The Truth About HPV Vaccines And Why You Need To Know All About Them

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By Cara Cullivan

How would you feel if you were diagnosed with something that is preventable? Diagnosed with something that has the potential to develop into a life-threatening illness? With something that is being checked and monitored right now? Something that causes 99% of cervical cancers.

For the Womanhood section of Bean, I have previously spoken about my experience with the cervical check scheme, my diagnosis of abnormal precancerous cells, and my subsequent treatment. I did not go into extreme detail as to how I ended up there in the first place: I was never vaccinated against HPV.

9/10 adults have it. A 2017 report by the HSE estimated that 80% of sexually active women become infected with at least one strain of HPV by the age of 50. Globally, the highest rates of HPV infection occur in the 18‐28 year age group. It is normally passed on through sexual intercourse, including oral sex, and you only need to have been in contact with one infected person to contract the virus. Currently, only women can be tested or vaccinated. 70% of new genital HPV infections clear within one year, and most within two years. But it’s those other strains that we need to watch out for.

The three main strains of HPV that can prove harmful (11, 16, and 18) are targeted by the vaccine and are the strains that cause cells to mutate (and not in the cool X-men way). While the vaccine does not prevent you from contracting HPV, it is the only way that we are able to combat the virus. Girls in their first year of secondary school are offered the vaccine to be administered in two doses six months apart and, in Ireland, only girls are offered it in schools, boys can have to seek it out privately . There are two vaccines that are licensed in Ireland and they target only two oncogenic (cancer causing) HPV types (16 and 18); Cervarix and Gardasil. Gardasil is used in the vaccination programs in schools.

The vaccine is generally not offered to women over the age of 26, as those who have been exposed to the virus may not be protected by the vaccine. Women 25 or older should still attend for regular cervical screenings, whether they have been vaccinated or not. If you haven’t received an appointment, you can inquire about doing so here.

Cervical cancer is the second most common cause of death due to cancer in women aged 25 to 39 years. Yet, in 2016/2017 it was reported that the national uptake of at least HPV stage 2, considered to have complete a two dose course, was 51.0% – a large decline in uptake compared to previous academic years. There were rumours circulating about the undetermined effects of the vaccine and a social media campaign against it. Groups such as IFICA Europe and R.E.G.R.E.T have rallied against the vaccine, and held protests this July over what is claimed to be the insufficient medical treatment provided to those they believe have suffered an adverse reaction to the vaccine. A symposium on the topic held in April had guest speakers presented papers against it to the table such as one talk entitled, “HPV Vaccination and Marketing Disease”. Interestingly, only 1 of the 9 speakers in attendance was female. However, despite all of these rumblings against them, in November of 2015, the European Medicines Agency (EMA) reported on a review of HPV vaccines and found no evidence that they were linked to chronic fatigue like conditions.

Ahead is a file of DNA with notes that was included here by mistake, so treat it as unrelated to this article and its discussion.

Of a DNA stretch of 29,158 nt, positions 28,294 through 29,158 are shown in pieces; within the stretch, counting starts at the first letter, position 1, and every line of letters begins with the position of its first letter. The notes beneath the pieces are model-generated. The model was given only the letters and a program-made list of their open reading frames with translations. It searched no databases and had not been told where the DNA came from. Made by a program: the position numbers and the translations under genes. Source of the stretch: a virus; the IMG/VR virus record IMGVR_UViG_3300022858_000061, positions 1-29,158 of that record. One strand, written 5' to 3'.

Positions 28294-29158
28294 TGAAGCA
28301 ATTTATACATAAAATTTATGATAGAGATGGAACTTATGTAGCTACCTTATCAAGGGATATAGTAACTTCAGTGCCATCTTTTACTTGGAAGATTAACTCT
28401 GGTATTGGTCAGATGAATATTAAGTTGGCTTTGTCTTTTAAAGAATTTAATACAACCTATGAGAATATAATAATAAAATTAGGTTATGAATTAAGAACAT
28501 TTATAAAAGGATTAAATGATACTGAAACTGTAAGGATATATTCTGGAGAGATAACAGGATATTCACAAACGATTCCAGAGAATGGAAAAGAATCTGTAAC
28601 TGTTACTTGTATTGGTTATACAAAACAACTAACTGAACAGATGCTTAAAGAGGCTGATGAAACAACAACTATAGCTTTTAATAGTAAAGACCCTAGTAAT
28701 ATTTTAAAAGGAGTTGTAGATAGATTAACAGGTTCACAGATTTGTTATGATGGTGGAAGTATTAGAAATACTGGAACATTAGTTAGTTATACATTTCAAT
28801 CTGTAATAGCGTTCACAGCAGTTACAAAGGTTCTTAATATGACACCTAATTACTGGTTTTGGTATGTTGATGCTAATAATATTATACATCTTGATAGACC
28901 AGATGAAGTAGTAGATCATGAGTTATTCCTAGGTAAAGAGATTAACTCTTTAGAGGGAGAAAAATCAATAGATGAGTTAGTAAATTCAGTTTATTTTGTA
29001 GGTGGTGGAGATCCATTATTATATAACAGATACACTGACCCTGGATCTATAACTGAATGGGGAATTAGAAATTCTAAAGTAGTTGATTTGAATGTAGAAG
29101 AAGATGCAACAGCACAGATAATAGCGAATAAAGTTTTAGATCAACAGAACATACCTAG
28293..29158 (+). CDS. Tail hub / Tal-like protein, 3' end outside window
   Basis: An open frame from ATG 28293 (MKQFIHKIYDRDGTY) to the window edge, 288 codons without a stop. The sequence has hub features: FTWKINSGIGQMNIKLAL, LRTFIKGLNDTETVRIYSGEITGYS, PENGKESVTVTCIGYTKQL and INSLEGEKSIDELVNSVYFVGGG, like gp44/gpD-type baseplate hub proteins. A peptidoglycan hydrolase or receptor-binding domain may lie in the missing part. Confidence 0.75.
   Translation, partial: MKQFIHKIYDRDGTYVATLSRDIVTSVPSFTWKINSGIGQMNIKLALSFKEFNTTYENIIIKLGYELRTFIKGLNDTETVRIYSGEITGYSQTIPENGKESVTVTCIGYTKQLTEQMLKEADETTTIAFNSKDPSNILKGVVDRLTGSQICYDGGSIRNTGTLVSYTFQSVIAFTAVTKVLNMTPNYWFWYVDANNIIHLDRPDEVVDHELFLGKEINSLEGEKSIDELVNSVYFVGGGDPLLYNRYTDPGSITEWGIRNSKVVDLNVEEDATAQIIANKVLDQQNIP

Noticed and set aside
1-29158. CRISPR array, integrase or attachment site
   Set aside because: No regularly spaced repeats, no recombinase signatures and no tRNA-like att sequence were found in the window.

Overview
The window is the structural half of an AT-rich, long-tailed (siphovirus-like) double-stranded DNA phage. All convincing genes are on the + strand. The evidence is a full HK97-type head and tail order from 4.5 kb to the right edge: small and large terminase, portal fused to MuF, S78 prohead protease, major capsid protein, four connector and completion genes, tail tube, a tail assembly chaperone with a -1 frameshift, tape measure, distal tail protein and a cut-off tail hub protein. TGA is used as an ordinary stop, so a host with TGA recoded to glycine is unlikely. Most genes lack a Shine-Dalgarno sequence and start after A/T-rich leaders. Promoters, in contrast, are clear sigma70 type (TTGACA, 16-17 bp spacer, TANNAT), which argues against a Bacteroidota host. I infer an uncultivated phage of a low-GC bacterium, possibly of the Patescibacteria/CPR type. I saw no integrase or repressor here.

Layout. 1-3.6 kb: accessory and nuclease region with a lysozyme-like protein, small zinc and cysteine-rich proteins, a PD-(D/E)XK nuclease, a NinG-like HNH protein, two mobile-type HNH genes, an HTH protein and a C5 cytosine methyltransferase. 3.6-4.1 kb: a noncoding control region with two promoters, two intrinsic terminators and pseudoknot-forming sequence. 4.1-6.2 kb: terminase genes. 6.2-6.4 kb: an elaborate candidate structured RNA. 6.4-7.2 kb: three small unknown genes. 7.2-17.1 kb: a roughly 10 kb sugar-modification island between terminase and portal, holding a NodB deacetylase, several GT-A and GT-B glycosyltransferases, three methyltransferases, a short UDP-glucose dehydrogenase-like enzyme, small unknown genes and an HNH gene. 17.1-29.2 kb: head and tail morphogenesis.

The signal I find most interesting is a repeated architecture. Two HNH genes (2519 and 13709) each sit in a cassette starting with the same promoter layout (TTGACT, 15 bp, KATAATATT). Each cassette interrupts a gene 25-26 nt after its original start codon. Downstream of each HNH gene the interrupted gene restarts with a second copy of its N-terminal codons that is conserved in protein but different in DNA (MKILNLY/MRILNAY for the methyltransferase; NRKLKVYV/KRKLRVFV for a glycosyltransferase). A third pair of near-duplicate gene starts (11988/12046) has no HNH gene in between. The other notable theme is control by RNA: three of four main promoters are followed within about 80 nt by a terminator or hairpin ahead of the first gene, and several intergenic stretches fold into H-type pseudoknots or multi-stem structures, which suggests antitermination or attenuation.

There are of course side-effects, as there are with any vaccine. They amount to pain, swelling and bruising of the injection site and of the area and fainting, which is associated with most vaccines. The fact is that all national and international regulatory bodies have stated HPV vaccines are safe. The fact is that the benefit of getting the vaccine outweighs the risks of not receiving it.

One thing that is certain is that HPV, if left unvaccinated, undetected, untreated, can lead to cancer. Of the estimated number of cancers caused by HPV in Ireland, 420 of these could be prevented through vaccination. It causes 99% of cervical cancers. In men, it is inked cancers of the anus, mouth and throat, and penis. The vaccine gives people a chance. And the reality of not having that chance is lived daily by people who have been diagnosed with cancers that could have possibly been prevented.

As part of the campaign, the HSE highlighted the story of Laura Brennan (25) who was diagnosed with terminal cervical cancer. You can see her interview here on the Late Late; “I don’t want any mother, father, sister, brother, friends or family to lose someone from such a horrible illness which is cervical cancer which, thanks to a screening program and the HPV vaccine, is now preventable.

It is imperative that the right messages need to be heard. The reality is that the vaccine saves lives. The smear tests save lives. Everyone deserves that chance. Protect our future.

For more articles on womanhood and female health, check out Cara’s article of being a juror at a rape trial and Colette’s cautionary discussion of Irish Woman Syndrome.

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